When they get back to the bench the rest of the team is loving it and can't wait to get out there to follow up all that energy they brought to the team in the last forty seconds. I would also prefer to have two members of the line be able to kill penalties and do it well. This serves two purposes: keeps them in the game and trims minutes off the top nine.

I know lines like this exist because I played against many teams that had them and on teams with them. One of the best I ever got to play with was Colton Orr, Blair Betts and Ryan Hollweg. I loved being on the ice with these three. I knew they would be flying around making action happen and most importantly the other team knew that chaos was about to break loose. Our team loved that line.

They would chip in with the odd goal and the boys would love it! We would all get fired up. But they didn't score every night, what they did do was be a difference in the game, a positive influence on the energy and out come of the game because of their style.
If I was coaching I would like to have a fourth line like that. One that you noticed and knew you could count on to have an impact on the game.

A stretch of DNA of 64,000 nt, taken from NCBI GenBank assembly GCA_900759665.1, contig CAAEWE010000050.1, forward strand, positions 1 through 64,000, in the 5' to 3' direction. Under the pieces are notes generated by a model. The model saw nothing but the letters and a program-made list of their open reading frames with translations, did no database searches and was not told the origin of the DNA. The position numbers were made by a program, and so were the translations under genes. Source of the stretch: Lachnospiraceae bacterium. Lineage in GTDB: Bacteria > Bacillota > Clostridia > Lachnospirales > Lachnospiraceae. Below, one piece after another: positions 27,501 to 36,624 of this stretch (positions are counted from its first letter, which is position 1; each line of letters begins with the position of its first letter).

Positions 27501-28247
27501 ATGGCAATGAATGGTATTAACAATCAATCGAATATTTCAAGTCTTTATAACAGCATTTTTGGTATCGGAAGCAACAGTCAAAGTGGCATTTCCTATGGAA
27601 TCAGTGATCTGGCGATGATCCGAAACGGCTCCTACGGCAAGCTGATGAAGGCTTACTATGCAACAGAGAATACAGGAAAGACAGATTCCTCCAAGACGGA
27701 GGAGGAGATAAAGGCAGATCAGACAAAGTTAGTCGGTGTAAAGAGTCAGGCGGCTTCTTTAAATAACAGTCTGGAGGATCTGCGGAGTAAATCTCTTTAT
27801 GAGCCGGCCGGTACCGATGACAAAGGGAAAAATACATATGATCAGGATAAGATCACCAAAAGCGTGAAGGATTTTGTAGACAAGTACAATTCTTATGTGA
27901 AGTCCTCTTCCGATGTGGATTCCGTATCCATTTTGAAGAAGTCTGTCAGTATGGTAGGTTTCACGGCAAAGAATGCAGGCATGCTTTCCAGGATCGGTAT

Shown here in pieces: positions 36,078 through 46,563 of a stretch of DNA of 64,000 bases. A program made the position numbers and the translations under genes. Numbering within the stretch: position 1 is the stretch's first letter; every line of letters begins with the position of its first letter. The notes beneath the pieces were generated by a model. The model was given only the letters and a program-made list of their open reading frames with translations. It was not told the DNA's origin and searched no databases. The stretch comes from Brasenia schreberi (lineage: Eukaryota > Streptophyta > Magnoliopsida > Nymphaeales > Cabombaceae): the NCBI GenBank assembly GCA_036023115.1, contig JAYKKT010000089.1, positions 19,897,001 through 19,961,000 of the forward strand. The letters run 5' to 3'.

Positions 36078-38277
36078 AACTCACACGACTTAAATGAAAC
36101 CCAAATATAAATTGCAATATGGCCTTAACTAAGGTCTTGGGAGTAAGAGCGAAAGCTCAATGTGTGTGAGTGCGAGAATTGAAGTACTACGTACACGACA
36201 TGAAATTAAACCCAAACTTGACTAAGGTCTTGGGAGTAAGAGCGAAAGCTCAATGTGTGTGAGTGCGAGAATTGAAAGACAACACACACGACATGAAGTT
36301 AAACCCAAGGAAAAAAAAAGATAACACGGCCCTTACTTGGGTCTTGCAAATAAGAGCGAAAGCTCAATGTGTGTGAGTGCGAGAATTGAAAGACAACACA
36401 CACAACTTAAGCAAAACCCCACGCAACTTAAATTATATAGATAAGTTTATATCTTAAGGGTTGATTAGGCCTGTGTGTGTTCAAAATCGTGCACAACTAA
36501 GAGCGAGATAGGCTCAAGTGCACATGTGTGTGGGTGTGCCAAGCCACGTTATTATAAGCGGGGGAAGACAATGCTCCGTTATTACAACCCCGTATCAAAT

With some of the personnel the Oilers have with Jones, Arco, Gadzic and Acton there are the makings of something. The challenge for these guys is to bring it every night. Bring the passion, jump and chaos that will have a positive impact for the Oilers every single game.

I hope that in the near future discussions about the fourth line are needed to address the last piece of a successful team. Until then, I will limit my talk about it to somewhere around 8% to 16% a night.

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Jason hosts the Jason Strudwick show from 9pm to 12am, weeknights on the team 1260. He is an instructor at Mount Carmel Hockey Academy and loves working with the kids. Having played over 650 games in the NHL, Jason has some great stories and unique takes on life in the NHL. He loves Slurpees and Blizzards. Dislikes baggy clothes and close talkers.